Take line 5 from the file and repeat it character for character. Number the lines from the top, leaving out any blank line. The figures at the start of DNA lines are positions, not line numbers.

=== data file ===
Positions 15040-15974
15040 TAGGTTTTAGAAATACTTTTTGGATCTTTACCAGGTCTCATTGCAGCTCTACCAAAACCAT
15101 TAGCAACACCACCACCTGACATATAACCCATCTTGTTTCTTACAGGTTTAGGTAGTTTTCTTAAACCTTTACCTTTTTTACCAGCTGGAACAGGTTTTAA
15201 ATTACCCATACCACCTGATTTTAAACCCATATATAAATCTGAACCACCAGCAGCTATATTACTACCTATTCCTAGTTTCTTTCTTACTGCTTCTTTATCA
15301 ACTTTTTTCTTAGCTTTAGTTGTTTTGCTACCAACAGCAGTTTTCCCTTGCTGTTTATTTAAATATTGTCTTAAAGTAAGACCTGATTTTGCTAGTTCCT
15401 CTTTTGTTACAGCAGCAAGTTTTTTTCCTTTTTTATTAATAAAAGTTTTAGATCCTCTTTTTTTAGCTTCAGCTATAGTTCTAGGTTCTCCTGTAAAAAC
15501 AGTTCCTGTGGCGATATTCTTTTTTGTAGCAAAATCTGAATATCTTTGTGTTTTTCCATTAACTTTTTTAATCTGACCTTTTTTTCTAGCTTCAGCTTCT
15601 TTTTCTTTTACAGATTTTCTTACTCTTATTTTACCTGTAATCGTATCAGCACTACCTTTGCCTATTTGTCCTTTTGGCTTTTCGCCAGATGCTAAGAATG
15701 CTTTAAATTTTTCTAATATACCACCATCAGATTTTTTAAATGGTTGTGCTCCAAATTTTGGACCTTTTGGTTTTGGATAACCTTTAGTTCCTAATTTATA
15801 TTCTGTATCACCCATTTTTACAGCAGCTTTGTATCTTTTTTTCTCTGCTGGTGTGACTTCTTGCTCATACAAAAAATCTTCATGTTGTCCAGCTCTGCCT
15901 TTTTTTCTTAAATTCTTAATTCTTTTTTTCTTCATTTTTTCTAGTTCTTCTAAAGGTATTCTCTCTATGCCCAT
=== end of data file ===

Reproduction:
15301 ACTTTTTTCTTAGCTTTAGTTGTTTTGCTACCAACAGCAGTTTTCCCTTGCTGTTTATTTAAATATTGTCTTAAAGTAAGACCTGATTTTGCTAGTTCCT